Australian Dictionary of Biography

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Muriel Jean Eliot Chase (1880–1936)

by Noël Stewart

This article was published:

Muriel Jean Eliot Chase (1880-1936), journalist and philanthropist, was born on 2 July 1880 at Geraldton, Western Australia, eldest of the four children of John Henry Cooper and his wife Priscilla Richenda, née Eliot. On her mother's side she was descended from the Marshall Waller Cliftons, pioneers of Australind, and through Mrs Clifton was related to the great English social worker, Elizabeth Fry. Her maternal grandfather, George Eliot, arrived in Western Australia in 1829, accompanying his cousin (Sir) James Stirling, first governor of the colony.

Muriel's father, a senior officer of the Union Bank of Australia Ltd, died in 1888 and his widow and four children then lived for some years with the Eliot family. Muriel was educated at Amy Best's school and she married, at the age of 20, Ernest Edward Chase, some fifteen years her senior. They left immediately for England where, on the recommendation of Sir Alexander Onslow, chief justice and acting governor, Ernest became secretary to Sir Charles Rose, a Conservative member of the House of Commons; however, Ernest's ill health obliged them to return to Australia a year later. On the homeward voyage Muriel formed a close friendship with Sister Kate Clutterbuck which greatly influenced her life. Always an essentially religious woman, she early became deeply interested in theosophy, though maintaining a close association with St George's Cathedral, where she had been married.

In 1903, at the invitation of (Sir) J. Winthrop Hackett, she became social editress of the West Australian, and 'Aunt Mary' of the Western Mail's Children's Corner. Her journalistic career continued until her premature death. Writing under the name 'Adrienne' in the West Australian, and also as 'Aunt Mary', Muriel Chase continually stressed the need for more social welfare services in the rapidly expanding Western Australian community. Meanwhile her husband had been seconded to Government House where he served as private secretary and aide-de-camp until his death in 1927.

The State-wide organization known today as the Silver Chain District Nursing Association had its genesis in Aunt Mary's Children's Corner, through which Mrs Chase enrolled her young readers as silver links in a chain of service. By 1904 she had raised sufficient money to appoint a district nurse (Sister S. L. Copley); she was succeeded after one year by Sister Frances Cherry, who served the organization and helped supervise its initial expansion until her death in 1941. These two pioneer nurses visited their patients first by bicycle and then by horse and buggy, their work being financed by the Silver Chain.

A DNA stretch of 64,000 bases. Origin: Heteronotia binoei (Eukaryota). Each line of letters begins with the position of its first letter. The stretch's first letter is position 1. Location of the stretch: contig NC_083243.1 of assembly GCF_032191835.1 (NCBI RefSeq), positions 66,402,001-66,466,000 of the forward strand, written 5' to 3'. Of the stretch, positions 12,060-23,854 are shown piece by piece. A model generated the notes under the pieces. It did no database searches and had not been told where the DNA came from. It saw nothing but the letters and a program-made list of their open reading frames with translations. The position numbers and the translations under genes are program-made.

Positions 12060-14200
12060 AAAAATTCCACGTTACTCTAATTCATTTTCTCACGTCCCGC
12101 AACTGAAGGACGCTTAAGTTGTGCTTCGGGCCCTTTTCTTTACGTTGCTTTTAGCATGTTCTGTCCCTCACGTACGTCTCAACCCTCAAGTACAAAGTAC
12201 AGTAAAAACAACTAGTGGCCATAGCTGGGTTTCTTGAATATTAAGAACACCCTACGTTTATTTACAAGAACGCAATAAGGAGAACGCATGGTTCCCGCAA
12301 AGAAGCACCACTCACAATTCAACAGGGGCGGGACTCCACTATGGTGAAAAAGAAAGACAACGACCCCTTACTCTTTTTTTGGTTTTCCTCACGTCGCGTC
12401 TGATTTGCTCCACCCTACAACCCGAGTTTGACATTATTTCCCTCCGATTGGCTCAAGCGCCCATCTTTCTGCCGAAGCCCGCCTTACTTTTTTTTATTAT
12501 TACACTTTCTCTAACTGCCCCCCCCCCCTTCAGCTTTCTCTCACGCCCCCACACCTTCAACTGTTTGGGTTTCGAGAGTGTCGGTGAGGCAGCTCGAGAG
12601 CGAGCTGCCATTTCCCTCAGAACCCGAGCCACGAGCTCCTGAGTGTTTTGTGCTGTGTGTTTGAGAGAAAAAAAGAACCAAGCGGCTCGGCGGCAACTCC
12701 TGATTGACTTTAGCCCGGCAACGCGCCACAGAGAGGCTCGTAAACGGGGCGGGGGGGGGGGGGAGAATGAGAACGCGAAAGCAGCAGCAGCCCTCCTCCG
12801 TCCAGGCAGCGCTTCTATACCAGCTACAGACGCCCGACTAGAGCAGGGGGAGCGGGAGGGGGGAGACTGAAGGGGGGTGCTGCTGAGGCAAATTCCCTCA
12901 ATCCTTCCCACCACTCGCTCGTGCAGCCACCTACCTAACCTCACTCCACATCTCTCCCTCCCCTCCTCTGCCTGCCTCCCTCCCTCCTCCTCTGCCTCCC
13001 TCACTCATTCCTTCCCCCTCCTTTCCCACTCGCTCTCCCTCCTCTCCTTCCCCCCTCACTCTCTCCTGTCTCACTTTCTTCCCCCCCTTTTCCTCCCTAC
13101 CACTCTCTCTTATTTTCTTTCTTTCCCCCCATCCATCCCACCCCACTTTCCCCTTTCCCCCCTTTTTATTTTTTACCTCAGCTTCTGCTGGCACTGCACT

From the many visits of the Silver Chain nurses, the need for a maternity hospital, infant health clinics, cottage homes for the aged and bush nursing services was soon recognized, and all these gradually came into being. Behind them was the gentle, unobtrusive influence of Muriel Chase. She lent practical support to many worthwhile women's organizations, more particularly those caring for children and the aged, and was a foundation member of the Karrakatta Club and the Women Writers' Club. Her devotion to the city's sick and aged extended at times to her relieving the district nurse on night duty.

Survived by two daughters, Muriel Chase died suddenly of cardiac disease on 13 February 1936. Next day the West Australian wrote: 'Of all the women of the State, none, it may safely be said, was so well-known and certainly none more widely beloved for her rare qualities of mind and heart'. At her memorial service, St George's Cathedral was filled to overflowing with citizens who wished to pay tribute to a great West Australian woman. One of the Silver Chain Cottage Homes in North Perth bears her name.

Select Bibliography

  • N. Stewart, Little but Great (Perth, 1965)
  • M. L. Skinner, The Fifth Sparrow (Syd, 1972)
  • Western Mail, 3 June 1905, 27 Sept 1907, 16 Feb 1936
  • West Australian, 14 Feb 1936
  • Women Writers' Club, newsclippings, 1937 (State Library of New South Wales).

Citation details

Noël Stewart, 'Chase, Muriel Jean Eliot (1880–1936)', Australian Dictionary of Biography, National Centre of Biography, Australian National University,, published first in hardcopy 1979, accessed online 18 July 2024.

This article was published in hardcopy in Australian Dictionary of Biography, Volume 7, (Melbourne University Press), 1979

View the front pages for Volume 7

© Copyright Australian Dictionary of Biography, 2006-2024

Life Summary [details]

Alternative Names
  • Cooper, Muriel Jean Eliot
  • Mary, Aunt
  • Adrienne

2 July, 1880
Geraldton, Western Australia, Australia


13 February, 1936 (aged 55)

Cultural Heritage

Includes subject's nationality; their parents' nationality; the countries in which they spent a significant part of their childhood, and their self-identity.

Religious Influence

Includes the religion in which subjects were raised, have chosen themselves, attendance at religious schools and/or religious funeral rites; Atheism and Agnosticism have been included.